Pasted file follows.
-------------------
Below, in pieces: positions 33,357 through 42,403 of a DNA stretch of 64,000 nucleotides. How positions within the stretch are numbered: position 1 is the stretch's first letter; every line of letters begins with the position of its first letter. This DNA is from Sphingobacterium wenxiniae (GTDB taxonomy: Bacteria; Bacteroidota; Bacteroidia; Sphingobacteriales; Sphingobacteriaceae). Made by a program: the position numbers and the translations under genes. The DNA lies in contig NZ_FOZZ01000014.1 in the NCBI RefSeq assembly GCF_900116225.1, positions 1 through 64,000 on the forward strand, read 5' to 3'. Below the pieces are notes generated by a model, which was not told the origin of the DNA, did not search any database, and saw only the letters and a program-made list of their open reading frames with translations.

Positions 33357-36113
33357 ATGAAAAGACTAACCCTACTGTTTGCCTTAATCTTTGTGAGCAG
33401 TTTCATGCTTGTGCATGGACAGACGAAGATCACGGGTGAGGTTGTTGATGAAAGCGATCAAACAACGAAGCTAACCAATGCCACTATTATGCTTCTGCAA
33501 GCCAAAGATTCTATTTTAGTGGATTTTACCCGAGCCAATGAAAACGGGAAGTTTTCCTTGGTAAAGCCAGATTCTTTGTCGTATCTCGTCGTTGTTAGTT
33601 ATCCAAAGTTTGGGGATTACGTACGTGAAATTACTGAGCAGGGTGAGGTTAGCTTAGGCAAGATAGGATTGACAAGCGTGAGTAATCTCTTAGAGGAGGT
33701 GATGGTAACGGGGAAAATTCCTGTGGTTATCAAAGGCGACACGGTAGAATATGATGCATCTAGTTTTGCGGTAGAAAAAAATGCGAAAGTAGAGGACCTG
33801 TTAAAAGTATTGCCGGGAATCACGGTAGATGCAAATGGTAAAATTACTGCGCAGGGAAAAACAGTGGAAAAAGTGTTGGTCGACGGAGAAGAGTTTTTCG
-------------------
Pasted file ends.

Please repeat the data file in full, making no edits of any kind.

Below, in pieces: positions 33,357 through 42,403 of a DNA stretch of 64,000 nucleotides. How positions within the stretch are numbered: position 1 is the stretch's first letter; every line of letters begins with the position of its first letter. This DNA is from Sphingobacterium wenxiniae (GTDB taxonomy: Bacteria; Bacteroidota; Bacteroidia; Sphingobacteriales; Sphingobacteriaceae). Made by a program: the position numbers and the translations under genes. The DNA lies in contig NZ_FOZZ01000014.1 in the NCBI RefSeq assembly GCF_900116225.1, positions 1 through 64,000 on the forward strand, read 5' to 3'. Below the pieces are notes generated by a model, which was not told the origin of the DNA, did not search any database, and saw only the letters and a program-made list of their open reading frames with translations.

Positions 33357-36113
33357 ATGAAAAGACTAACCCTACTGTTTGCCTTAATCTTTGTGAGCAG
33401 TTTCATGCTTGTGCATGGACAGACGAAGATCACGGGTGAGGTTGTTGATGAAAGCGATCAAACAACGAAGCTAACCAATGCCACTATTATGCTTCTGCAA
33501 GCCAAAGATTCTATTTTAGTGGATTTTACCCGAGCCAATGAAAACGGGAAGTTTTCCTTGGTAAAGCCAGATTCTTTGTCGTATCTCGTCGTTGTTAGTT
33601 ATCCAAAGTTTGGGGATTACGTACGTGAAATTACTGAGCAGGGTGAGGTTAGCTTAGGCAAGATAGGATTGACAAGCGTGAGTAATCTCTTAGAGGAGGT
33701 GATGGTAACGGGGAAAATTCCTGTGGTTATCAAAGGCGACACGGTAGAATATGATGCATCTAGTTTTGCGGTAGAAAAAAATGCGAAAGTAGAGGACCTG
33801 TTAAAAGTATTGCCGGGAATCACGGTAGATGCAAATGGTAAAATTACTGCGCAGGGAAAAACAGTGGAAAAAGTGTTGGTCGACGGAGAAGAGTTTTTCG